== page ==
We have come into this life facing one common end, that being to finally arrive at that state we call death. “To every thing there is a season, and a time to every purpose under the heaven,” said the teacher. “A time to be born, and a time to die.”(Ecclesiastes 3: 12)
There is probably no grief more intense than that which follows the passing of a little one. I have written in the past of that little hand graven tombstone, dating back to the time of the great influenza epidemic of 1918. The legend graven there reads in Spanish. “Nadie sabe lo que es sufrir, quien no ha perdido un nino.” (No one knows what it is to truly suffer until they have lost a little one) And there were two little bodies lain there.
The author of that poignant verse has long since left this life, so mercifully, to an eventual reunion with those dear little ones. Death, merciful? Indeed! The grief in the loss of those little ones, merciful in that the grievous loss strengthens the will of those left behind, to live worthily to merit such a reunion! Death, merciful? Indeed! Only in such a reunion is that pain of loss fully assuaged! And yet, for those who remain behind, who have faith in God, despite the heart rending grief, there attends each death, at some time, that “peace which surpasseth understanding.” (Philippians 4:7) That faith in God, and a hope for better things to come, is paramount in a partial healing and an understanding of what has taken place, lest the grief be greater than one can bear.I can remember no grief so desolate and overwhelming as that I witnessed in a couple who had just lost their only son in a tragic accident. Exacerbating the terrible feeling of grief was the stark fact that the couple had no belief in God! There, in that funeral home, a meeting was organized, and the believers present, through prayers and sermon bore testimony that God does live, seeking to replace that terrible feeling of desolation with hope.
Hope? Ah, that great God and Father of us all who loves us more than we can begin to understand, has in mind for us a great plan of happiness. Death is part of that plan, for except we die, we could never know a fullness of joy. (Alma 42:8)
We lived in the presence of our God prior to coming here. So did the Lord declare unto Jeremiah: “Then the word of the Lord came unto me, saying, before I formed thee in the belly I knew thee; and before thou camest forth out of the womb I sanctified thee, and I ordained thee a prophet unto the nations.” (Jeremiah 1:5)
In His presence, when that great plan of happiness was announced, our joy could not be contained: “Where wast thou when I laid the foundations of the earth? declare, if thou hast understanding… When the morning stars sang together, and all the sons of God shouted for joy?” (Job 3: 4, 7)
And the great plan? We would come to an earth provided for us, and our spirits would take on a body. We would be tested, to see if we would be obedient to God’s laws. We would make mistakes, we would sin. Knowing this, God would provide a Savior, even Jesus Christ, to redeem us from our sins, on condition of repentance. Then, having completed our life’s mission, we would be called home.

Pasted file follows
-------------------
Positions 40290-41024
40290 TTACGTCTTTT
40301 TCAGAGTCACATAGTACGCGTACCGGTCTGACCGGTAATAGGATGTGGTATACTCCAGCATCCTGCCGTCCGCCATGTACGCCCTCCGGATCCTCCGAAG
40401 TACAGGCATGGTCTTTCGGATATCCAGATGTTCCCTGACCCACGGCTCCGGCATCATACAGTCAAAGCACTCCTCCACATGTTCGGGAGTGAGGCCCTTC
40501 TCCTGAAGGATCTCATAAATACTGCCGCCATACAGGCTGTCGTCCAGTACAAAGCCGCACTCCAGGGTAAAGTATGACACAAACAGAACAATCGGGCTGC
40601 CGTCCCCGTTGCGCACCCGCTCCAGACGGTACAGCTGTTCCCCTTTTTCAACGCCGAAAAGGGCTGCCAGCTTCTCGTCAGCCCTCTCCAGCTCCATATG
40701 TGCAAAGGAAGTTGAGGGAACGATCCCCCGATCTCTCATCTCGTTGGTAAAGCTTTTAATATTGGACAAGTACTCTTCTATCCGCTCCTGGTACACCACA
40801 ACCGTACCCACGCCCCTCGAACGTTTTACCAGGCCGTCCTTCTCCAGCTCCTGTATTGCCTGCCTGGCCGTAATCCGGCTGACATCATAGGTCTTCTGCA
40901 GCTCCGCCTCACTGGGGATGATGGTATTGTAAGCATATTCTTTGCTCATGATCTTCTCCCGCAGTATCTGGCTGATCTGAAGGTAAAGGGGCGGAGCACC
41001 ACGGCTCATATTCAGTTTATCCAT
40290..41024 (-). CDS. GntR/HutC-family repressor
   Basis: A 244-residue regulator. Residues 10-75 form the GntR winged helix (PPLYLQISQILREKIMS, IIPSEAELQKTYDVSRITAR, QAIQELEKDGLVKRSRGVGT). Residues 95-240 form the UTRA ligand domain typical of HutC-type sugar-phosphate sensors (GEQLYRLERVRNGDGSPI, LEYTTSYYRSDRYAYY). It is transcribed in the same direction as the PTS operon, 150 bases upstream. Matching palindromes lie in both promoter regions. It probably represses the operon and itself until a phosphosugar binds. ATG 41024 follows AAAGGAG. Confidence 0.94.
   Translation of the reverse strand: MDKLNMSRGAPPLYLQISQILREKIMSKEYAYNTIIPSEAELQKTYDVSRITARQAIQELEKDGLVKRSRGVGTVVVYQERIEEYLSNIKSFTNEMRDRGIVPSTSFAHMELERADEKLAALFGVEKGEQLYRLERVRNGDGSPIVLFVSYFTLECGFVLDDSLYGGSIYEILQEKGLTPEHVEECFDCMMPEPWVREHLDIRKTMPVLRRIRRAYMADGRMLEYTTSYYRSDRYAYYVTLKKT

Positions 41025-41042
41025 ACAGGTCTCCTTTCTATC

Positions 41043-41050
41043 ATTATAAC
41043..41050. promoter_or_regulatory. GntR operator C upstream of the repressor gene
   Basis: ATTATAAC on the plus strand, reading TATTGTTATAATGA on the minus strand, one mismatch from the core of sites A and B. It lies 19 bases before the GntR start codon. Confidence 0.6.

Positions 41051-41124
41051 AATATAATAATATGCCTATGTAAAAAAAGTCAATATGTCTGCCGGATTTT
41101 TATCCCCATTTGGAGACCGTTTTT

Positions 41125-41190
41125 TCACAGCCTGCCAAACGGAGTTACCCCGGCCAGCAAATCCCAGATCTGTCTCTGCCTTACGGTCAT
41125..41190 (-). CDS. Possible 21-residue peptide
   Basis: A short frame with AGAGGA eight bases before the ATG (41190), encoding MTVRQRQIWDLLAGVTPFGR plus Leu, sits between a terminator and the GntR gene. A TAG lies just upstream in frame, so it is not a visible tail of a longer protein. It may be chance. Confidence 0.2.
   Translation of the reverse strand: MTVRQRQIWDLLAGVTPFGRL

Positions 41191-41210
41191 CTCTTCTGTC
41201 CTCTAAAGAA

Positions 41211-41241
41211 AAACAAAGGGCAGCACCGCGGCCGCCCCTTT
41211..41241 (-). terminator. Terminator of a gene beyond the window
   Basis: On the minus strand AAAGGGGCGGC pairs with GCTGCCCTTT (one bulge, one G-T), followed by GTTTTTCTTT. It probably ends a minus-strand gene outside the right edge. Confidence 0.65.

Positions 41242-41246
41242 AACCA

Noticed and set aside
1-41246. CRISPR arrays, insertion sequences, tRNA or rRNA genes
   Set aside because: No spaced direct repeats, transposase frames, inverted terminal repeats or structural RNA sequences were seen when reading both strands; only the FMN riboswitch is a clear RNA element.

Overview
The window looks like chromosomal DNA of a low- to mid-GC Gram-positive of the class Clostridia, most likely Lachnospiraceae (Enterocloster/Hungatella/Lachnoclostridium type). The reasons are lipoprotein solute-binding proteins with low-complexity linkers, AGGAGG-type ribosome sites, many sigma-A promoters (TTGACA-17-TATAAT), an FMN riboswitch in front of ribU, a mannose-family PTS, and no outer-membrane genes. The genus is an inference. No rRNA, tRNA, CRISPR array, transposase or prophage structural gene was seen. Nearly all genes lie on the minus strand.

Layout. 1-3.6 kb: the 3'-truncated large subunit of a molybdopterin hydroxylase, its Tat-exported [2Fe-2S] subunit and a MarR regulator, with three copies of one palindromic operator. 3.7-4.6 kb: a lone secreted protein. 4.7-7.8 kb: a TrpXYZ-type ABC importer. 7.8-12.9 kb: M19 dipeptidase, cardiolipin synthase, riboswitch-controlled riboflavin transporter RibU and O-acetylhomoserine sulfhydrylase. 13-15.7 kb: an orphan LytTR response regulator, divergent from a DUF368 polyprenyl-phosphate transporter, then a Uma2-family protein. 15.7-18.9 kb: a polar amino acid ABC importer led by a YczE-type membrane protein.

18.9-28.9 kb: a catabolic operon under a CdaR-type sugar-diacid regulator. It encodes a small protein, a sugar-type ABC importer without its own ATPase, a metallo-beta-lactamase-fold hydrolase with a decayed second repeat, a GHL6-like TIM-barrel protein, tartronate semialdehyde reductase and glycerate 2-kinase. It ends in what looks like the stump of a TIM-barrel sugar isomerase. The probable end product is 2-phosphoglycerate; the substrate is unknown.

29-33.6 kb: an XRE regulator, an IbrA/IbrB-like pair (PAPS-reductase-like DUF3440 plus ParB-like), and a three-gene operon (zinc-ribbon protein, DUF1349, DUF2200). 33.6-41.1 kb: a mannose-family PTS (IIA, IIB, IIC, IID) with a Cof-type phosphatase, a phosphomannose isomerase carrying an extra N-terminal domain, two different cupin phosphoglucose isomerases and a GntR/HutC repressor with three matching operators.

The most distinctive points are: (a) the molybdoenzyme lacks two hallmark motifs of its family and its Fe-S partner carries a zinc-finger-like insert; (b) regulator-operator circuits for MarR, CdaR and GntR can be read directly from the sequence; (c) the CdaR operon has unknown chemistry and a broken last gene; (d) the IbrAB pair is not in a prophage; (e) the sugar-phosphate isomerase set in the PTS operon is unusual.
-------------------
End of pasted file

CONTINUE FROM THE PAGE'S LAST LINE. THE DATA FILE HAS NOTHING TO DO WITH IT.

Do you suppose, in that instance prior to coming here, that we would express a desire to live within earth’s bounds forever? No! Such defies reason! Death in this life then, from that greater view there, would be seen as an escape from what we call “life” here, to greater living! We would willingly come here then, but only upon an assurance that we would not be left here perpetually!
As we understand these things, we can better appreciate the meaning of these words: “For behold, this life is the time for men to prepare to meet God; yea, behold the day of this life is the day for men to perform their labors. And now, as I said unto you before, as ye have had so many witnesses, therefore, I beseech of you that ye do not procrastinate the day of your repentance until the end; for after this day of life, which is given us to prepare for eternity, behold, if we do not improve our time while in this life, then cometh the night of darkness wherein there can be no labor performed. (Alma 34: 32,33) Yes, the Savior will redeem us from our sins, but only on condition of our repentance.
At death’s door, my spirit (and yours) will lay down its mortal body and move onward. My very last thoughts will cross the veil with me. I will be the same person, with the same knowledge and sentiments as before, but minus my body. There will however, come a glorious day of resurrection, and thanks be to Christ for that, when my body “shall be restored to [its] proper and perfect frame.” (Alma 40:23) I will then stand before the Lord to be judged. (How precious then is the gift of repentance through the mercies of Christ! Isaiah 1:18)
Consider then that death, at its proper time, is an event to be looked forward to, when we see it in this light. Those we have loved who have gone on, are in but another room, and when death beckons we shall join them. Consider the scene at an airport, when long separated family members gather, and the joy that ensues. So shall their joy be, when the repentant and righteous cross the veil, only in greater intensity! Let us then live our lives in the very best way possible, never forgetting the profoundity of hope in the following verse: ““Precious in the sight of the Lord is the death of His saints.” (Psalms 116:15)
All our knowledge of what is to come notwithstanding, the trials accompanying the death of a loved one can be a nigh unbearable. It is then that we turn our eyes heavenward, to the One who has suffered all things in our behalf, that in our grief we might be sanctified:
He lives! Of that I bear witness, for I love Him more than words can say, and in His name I humbly write, even Jesus Christ, amen.